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Ranbaxy's top executives in the US resign

October 14, 2014 08:43 IST

RanbaxyRanbaxy’s US office is faced with an exodus.

At least five top executives including country head Venkatachalam Krishnan and heads of various key departments such as finance, legal, and sales and distribution resigned together last week, two persons in the know of the development said.

This is the first time that Ranbaxy Inc, the American subsidiary, is witnessing such large-scale attrition. The development comes months after the company was acquired by rival drug maker Sun Pharmaceuticals Industries in April this year.

Both Ranbaxy Laboratories and Sun Pharma declined to comment.

The latest exodus also assumes significance because the US is the largest market for the company, contributing almost 45 per cent to its consolidated global revenue annually. Besides, Ohm Laboratories, Ranbaxy’s manufacturing plant in the US, is considered the most stable factory since it has not faced enforcements so far and it is the only one supplying to the American market at present.

“The core team of Ranbaxy in the US, which was running the show so far, resigned in one go last week.

This has created a lot of anxiety among other employees and internally everyone is in an exit mode.

"More heads might roll very soon,” a company executive, who did not wish to be identified, told Business Standard.

According to another source, Venkatachalam had joined Ranbaxy as a management trainee and spent over 20 years serving in various regions including in India.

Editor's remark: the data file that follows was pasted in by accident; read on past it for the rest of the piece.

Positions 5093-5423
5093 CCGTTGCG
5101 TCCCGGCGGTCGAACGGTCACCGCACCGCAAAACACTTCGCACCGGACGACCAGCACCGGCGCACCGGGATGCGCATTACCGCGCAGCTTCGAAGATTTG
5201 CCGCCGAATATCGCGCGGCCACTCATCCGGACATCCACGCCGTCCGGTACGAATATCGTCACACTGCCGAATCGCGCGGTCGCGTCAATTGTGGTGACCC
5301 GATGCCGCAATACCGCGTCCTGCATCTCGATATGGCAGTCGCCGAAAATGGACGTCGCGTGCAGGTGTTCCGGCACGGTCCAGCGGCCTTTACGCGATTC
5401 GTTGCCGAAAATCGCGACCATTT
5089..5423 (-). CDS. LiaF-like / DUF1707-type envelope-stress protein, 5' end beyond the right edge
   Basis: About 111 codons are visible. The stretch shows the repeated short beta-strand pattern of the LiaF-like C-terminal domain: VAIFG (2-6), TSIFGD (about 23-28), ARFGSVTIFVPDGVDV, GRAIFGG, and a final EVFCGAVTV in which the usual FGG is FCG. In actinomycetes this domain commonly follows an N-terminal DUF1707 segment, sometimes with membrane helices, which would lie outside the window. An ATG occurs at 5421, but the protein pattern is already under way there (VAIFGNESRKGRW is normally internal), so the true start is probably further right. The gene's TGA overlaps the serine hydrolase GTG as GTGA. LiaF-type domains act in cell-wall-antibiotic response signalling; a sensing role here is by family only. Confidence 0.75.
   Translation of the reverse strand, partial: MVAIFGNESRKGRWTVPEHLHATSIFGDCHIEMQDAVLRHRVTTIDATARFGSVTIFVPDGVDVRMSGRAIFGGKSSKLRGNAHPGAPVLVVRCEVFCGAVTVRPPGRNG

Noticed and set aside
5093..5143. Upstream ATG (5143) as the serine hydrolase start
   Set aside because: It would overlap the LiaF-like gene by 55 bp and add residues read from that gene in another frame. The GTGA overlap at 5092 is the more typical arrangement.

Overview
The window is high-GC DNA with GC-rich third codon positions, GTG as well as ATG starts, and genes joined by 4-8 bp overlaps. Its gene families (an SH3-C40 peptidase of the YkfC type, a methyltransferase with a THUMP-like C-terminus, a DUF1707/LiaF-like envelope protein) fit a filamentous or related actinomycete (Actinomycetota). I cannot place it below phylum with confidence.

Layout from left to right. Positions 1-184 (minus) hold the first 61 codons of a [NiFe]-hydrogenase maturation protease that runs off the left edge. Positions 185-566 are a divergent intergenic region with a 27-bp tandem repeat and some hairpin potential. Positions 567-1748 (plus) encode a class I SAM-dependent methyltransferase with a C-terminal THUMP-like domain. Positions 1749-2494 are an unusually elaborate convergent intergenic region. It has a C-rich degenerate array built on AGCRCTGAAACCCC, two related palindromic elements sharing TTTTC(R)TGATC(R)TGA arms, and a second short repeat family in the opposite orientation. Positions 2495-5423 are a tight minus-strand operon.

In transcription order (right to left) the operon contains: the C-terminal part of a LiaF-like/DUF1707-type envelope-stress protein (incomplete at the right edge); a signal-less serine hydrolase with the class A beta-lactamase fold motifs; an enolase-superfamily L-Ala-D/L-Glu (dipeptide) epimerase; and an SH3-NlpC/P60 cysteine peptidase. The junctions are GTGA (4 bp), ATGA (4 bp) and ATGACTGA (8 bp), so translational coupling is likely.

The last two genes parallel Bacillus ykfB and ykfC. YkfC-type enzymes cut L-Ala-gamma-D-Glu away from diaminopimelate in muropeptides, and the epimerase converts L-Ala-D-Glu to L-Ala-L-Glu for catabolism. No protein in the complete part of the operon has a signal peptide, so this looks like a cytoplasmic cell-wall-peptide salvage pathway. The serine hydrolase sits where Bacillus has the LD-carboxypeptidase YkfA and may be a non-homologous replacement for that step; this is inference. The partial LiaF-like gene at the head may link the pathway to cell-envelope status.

He is seen by insiders as a key executive, who played an important role in turning around Ranbaxy’s US business’ even after the company’s India plants continued to face enforcements and bans by the US Food and Drug Administration.

Venkatachalam’s name also appears in the consent decree filed by the US department of justice in 2012 to address outstanding good manufacturing practice and data integrity issues at various facilities.

The other executives who resigned last week include Ranbaxy Inc’s vice-president for finance Gaurav Mehrotra, vice-president and head (legal) Lavesh Samtani, and the company’s national head for sales, sources said.

According to a company executive, most of these officials were veterans in Ranbaxy having spent five to 10 years in the company.

“The development could be highly demotivating for other employees as it will create discomfort and a sense of uncertainty because no one knows what will be the outcome,” said a senior executive with another domestic pharma company.

Industry officials said such exits at the top management level could lead to serious consequences because employees working under them would now be uncertain about their future, role in the company and aspirations.

Besides, as the company gets merged with Sun Pharma, there will be new people taking over and significant restructuring is expected.

“This is a very difficult situation for those working in the company. Even if one is retained, Ranbaxy and Sun Pharma have very different cultures. In such a scenario, people would always like to look for better opportunity and leave with a good deal.

Why would anyone wait for uncertainty to prevail,” asked another industry executive.

Over the past year, other markets of Ranbaxy, including India, have witnessed huge attrition.

Many top executives from its India team, including global quality head Dale Adkinson and global human resources head Sandeep Girotra, quit recently.

There are also unconfirmed reports of other key executives such as Rajiv Gulati, president (global pharmaceutical business), being in the process of leaving.


Sushmi Dey in New Delhi
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